There are no escape lanes included in the proposal.
  • Guideline 25: Design the on-site circulation to minimize the conflicts between pedestrians and vehicles.
    The entrance and exit for the drive-through will conflict with pedestrians, vehicles and cyclists.
  • Guideline 45: Locate noise-generating areas, including ordering board speakers, outdoor loading areas and garbage storage, away from sensitive uses such as residential areas and schools.
    The ordering board speakers are directly facing the side and backyard of residential home, with a 2.2metre high fence. This fence will not eliminate the noise from the ordering board speakers or the vehicles. The garbage storage is located on the southwest corner of the lot, abutting the side and backyard of a residential home.
  • Guideline 48: Plan the site to include areas for temporary snow storage without conflicting with site circulation, landscaping and utility boxes.
    The plans do not show any temporary storage for snow.
  • Guideline 49: Provide views and clear sightlines between the site and surrounding uses to ensure sufficient safety and comfort levels.
    It can be argued that the sightlines are not sufficiently clear or safe.

It is clear that the proposed drive-through does not meet these criteria.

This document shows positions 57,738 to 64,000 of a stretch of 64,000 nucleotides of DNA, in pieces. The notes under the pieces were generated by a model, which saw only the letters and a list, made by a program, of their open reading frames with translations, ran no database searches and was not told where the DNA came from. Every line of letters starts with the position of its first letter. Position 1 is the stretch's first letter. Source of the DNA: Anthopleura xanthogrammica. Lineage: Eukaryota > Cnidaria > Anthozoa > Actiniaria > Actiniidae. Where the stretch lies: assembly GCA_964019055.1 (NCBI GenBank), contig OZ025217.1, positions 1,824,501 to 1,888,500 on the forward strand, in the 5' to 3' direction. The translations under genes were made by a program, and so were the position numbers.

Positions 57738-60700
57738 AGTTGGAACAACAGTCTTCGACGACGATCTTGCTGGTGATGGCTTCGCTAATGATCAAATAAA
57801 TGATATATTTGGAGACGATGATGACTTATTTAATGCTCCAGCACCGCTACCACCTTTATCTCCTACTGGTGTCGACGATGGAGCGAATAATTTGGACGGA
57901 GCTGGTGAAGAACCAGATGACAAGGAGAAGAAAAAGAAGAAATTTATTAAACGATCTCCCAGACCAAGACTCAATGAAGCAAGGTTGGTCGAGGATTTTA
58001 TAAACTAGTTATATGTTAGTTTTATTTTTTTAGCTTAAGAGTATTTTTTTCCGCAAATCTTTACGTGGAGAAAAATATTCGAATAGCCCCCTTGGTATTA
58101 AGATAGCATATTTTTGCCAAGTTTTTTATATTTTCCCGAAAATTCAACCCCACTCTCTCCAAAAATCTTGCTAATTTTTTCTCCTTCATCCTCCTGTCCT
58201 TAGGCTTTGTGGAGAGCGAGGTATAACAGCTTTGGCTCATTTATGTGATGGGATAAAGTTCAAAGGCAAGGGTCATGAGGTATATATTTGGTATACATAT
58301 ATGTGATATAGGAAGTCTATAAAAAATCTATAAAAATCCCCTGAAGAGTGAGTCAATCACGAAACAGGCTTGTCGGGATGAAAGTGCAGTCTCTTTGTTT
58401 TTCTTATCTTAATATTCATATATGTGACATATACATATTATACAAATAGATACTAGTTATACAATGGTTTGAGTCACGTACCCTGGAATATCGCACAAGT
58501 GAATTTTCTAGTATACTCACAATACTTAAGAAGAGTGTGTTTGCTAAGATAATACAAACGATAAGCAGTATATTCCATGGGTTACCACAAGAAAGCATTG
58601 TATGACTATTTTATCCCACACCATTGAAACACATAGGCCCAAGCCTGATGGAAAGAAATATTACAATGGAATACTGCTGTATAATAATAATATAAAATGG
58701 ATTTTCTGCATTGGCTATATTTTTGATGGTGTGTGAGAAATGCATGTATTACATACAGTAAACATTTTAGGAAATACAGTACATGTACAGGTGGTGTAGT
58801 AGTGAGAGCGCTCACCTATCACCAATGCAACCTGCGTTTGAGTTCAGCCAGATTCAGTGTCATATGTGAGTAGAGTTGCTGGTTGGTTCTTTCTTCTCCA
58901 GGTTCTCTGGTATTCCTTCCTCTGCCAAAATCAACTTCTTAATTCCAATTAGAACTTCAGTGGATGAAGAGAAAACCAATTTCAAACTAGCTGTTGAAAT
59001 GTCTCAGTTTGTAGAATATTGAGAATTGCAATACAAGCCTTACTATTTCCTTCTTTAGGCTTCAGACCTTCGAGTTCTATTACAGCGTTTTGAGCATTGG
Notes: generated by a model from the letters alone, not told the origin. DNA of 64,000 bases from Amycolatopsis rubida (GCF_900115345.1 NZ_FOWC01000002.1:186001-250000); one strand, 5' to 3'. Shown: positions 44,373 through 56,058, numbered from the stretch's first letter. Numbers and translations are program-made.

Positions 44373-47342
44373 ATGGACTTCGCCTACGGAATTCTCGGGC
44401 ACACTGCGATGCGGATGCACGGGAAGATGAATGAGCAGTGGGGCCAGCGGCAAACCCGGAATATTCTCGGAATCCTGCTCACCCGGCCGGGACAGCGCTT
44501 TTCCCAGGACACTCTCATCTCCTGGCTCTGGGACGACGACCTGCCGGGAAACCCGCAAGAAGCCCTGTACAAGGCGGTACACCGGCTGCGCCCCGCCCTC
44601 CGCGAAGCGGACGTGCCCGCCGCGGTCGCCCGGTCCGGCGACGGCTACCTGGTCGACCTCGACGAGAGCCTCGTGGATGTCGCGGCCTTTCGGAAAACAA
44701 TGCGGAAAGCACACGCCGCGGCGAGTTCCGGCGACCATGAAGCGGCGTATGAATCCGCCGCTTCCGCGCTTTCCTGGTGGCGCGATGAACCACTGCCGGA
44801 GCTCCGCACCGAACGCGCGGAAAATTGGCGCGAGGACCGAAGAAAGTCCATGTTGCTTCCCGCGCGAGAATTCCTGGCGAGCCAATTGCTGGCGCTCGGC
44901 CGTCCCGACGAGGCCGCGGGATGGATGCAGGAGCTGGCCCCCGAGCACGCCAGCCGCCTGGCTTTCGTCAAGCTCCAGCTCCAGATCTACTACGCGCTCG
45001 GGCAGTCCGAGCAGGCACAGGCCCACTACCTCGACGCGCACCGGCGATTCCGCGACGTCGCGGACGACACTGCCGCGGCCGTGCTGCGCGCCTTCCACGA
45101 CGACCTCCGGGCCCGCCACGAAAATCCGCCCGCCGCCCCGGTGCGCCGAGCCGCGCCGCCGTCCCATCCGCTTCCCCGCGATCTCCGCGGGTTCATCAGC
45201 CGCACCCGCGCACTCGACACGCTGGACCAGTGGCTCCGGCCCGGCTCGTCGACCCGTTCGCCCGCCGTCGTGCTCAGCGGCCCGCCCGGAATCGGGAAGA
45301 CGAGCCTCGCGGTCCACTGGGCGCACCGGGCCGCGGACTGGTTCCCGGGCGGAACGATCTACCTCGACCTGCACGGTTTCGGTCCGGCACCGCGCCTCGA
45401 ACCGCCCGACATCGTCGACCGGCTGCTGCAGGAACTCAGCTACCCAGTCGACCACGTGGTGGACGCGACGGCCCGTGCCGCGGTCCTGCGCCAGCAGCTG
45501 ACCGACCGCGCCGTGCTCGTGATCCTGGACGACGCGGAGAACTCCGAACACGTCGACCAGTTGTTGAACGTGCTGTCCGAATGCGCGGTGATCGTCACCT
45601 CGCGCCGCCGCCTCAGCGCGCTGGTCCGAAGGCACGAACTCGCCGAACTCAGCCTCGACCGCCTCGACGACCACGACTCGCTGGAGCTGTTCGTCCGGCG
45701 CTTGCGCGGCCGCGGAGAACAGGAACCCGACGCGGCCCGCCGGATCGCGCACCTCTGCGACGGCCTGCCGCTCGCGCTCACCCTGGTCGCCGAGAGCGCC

We are convinced that this property lends itself to many viable options. The degree to which a food or beverage oriented business can succeed on a pedestrian oriented traditional main street is made clear by the following thoughts from Tracey Clark, CEO of Ottawa-based Bridgehead Coffee: “Whether it was a coffee shop, or a burger joint proposing to operate a drive-through at this intersection, we oppose it on the basis that drive-through are not permitted on Traditional Mainstreets.  A drive-through is the antithesis of the intent of the Traditional Mainstreet designation, which purposefully excludes auto-related uses, and is intended to support a broad range of uses accessed by foot, cycle, transit and automobile.”

A drive-through does not agree with the Official Plan’s concept of compatibility as a key design objective, is not compatible with the designation of a traditional mainstreet, is inappropriate for the context of the area and does not comply to the guidelines as set out in the City of Ottawa Urban Design Guidelines for Drive-Through Facilities.

We strongly request that you recommend that Planning Committee Recommend that Council reject D02-02-16-0017 Zoning By-Law Amendment for 70 Richmond Rd.Thank you.

Sincerely,